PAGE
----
Cat Toilet Training

Cat using litter box

Most cats do not need to be taught how to use a litter box. Kittens that are taken from their mother too soon or that are traumatized may need a little help to use the litter box correctly.

Make sure you choose a litter box the kitten can easily get in and out of. If the sides are too high, the kitten may see it as a barrier. A box with a top cover that can contain the smell in is often a good choice. It also provides a bit of privacy for the kitten.

Clean the litter box daily

If it doesn't smell clean to the cat, she might stop using it. Often it will be enough to simply remove the solid waste if it is a healthy animal. A complete cleaning should be done once a week or more often if necessary.

If your cat or kitten experiences intestinal or urinary problems, it is a good idea to change the gravel daily to avoid an infection. Use warm soapy water rather than harsh chemicals. Your cat will be able to smell the difference, and may decide to boycott it because of scented disinfectants.

Cat litter

The litter you use can also play an important role in your success. Absorbent gravel in clay is easily degradable and cheap, but it tends to create dust. If you keep the tray in an enclosed area, or use one with a lid, clay may not be the best choice. Clumping gravel is great for daily debris removal.

Once the lumps are out, the rest of the gravel is clean and you just need to add a little more as needed. Clumping gravel is better for adult cats as the grains are very small. Very hairy kittens will be particularly prone to pick up some of the grit in their fur and risk ingesting it while grooming.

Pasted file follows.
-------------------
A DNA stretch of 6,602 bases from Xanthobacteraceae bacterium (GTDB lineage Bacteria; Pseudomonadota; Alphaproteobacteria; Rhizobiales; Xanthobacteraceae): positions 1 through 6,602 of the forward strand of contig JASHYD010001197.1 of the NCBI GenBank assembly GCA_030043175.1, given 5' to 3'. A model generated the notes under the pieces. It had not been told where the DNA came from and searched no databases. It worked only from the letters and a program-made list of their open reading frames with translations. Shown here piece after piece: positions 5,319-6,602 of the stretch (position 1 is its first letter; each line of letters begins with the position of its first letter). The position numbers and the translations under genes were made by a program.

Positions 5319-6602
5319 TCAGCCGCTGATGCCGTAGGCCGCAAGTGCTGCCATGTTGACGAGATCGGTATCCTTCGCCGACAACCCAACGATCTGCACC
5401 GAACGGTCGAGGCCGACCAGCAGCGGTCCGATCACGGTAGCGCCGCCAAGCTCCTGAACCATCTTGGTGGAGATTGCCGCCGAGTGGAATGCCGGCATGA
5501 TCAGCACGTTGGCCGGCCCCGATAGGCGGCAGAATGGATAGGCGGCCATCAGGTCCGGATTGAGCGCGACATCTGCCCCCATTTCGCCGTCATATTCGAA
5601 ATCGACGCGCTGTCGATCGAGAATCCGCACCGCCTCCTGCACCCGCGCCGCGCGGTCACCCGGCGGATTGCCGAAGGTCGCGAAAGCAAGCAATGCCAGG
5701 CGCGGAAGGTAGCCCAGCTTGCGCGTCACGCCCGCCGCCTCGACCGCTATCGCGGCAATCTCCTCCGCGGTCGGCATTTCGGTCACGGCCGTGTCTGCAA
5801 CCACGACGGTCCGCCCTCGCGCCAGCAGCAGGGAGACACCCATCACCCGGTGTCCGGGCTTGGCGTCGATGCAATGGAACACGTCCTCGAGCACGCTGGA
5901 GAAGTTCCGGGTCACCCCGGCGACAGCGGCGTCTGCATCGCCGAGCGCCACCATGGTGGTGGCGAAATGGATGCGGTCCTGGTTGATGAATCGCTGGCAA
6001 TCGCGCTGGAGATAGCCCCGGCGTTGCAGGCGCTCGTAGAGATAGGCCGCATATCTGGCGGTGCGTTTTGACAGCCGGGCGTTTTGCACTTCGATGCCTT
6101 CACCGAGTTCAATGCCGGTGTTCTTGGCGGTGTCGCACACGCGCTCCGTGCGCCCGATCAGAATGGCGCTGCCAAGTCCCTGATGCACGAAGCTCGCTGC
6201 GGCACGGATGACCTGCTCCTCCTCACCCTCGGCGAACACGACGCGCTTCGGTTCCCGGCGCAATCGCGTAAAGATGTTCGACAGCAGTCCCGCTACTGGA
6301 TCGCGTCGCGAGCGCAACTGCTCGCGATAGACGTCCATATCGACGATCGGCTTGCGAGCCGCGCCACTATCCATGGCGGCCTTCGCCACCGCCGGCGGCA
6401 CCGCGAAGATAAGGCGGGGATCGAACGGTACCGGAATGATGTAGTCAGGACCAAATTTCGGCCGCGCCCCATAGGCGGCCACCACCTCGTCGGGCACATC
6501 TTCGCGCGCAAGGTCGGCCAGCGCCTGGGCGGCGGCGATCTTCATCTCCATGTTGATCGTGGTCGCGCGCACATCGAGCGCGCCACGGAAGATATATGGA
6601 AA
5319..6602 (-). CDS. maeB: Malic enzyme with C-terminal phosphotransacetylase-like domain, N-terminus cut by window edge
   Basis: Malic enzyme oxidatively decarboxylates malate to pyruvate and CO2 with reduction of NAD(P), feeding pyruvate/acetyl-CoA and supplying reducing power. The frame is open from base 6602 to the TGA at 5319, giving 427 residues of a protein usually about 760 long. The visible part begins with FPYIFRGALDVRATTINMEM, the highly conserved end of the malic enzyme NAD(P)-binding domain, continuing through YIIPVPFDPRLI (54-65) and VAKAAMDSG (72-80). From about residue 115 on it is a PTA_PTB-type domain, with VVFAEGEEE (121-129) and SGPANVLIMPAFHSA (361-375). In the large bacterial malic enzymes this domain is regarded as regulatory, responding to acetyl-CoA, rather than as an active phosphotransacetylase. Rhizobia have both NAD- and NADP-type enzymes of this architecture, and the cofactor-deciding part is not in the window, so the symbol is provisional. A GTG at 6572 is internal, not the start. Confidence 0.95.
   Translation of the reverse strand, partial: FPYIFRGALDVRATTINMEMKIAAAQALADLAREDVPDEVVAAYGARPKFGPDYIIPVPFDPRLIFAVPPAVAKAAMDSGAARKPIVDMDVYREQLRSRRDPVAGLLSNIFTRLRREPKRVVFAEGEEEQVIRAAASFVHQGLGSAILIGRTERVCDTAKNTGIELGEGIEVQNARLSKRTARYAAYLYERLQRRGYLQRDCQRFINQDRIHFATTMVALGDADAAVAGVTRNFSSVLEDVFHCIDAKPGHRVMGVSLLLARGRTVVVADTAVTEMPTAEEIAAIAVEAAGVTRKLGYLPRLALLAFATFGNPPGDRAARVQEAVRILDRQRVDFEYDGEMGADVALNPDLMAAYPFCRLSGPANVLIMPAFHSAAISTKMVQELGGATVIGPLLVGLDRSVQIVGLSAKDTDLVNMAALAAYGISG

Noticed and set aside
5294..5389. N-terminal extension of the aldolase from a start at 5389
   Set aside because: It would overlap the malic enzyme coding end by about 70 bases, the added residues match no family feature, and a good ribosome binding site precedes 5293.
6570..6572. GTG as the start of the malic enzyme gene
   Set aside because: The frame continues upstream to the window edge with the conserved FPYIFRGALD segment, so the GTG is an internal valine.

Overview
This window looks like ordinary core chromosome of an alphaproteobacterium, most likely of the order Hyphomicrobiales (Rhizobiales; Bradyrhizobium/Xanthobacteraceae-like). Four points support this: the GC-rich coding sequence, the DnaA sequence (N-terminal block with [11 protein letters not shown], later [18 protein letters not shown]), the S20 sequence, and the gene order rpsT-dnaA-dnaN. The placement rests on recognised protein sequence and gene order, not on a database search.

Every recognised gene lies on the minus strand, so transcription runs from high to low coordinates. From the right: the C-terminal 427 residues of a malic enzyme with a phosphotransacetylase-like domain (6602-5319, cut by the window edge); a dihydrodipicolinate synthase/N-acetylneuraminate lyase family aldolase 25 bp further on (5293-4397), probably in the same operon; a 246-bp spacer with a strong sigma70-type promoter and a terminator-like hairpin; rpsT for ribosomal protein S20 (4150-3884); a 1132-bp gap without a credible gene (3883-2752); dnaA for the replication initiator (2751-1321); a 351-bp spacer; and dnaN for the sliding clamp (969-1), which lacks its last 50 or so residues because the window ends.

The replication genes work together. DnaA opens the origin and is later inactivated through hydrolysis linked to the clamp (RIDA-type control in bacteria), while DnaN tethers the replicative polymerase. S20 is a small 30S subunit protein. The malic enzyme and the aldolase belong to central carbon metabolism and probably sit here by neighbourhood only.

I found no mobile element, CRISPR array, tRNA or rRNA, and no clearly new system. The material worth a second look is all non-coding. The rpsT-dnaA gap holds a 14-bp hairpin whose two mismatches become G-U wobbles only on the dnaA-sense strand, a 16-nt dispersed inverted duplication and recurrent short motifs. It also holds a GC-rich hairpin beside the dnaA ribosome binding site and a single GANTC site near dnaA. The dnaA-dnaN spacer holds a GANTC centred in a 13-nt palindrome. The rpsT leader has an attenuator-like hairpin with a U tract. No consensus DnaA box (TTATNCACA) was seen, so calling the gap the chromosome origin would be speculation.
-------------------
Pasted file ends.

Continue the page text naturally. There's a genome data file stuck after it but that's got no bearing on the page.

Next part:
Organic gravel is also highly biodegradable, and generally made from plant-based, recycled materials. It absorbs like clay, but it needs to be completely replaced more often.

Remember that kittens may prefer unscented brands of cat litter. The nose is more sensitive than ours, and the smell may be unpleasant for the kitten. Find something you both like and stick to it. Cats are creatures of habit. Changes in the gravel can also cause changes in their choice of where they think the hill should be.

Place the kitten carefully in the gravel when the tray is in place. Repeat this action every hour until she gets the hang of it. Although she may immediately want to slip out of the box, praise her when she uses it.

If you notice her digging or scratching at the newspaper, or digging in a corner, take her to her litter box immediately. The scratching is a sign that she may need to go to the toilet.

Kittens may be attracted to the soil in your potted plants. To protect your plants, you can cover the ground with stones or something similar. If you see the kitten trying to make a hole in your potted plants, quickly but gently direct her to the litter box.

Positive training works with kittens and cats just as it does with other animals. Praise the kitten lavishly when it uses the litter box correctly. Don't blame it when it doesn't work out and clean up what she left behind.

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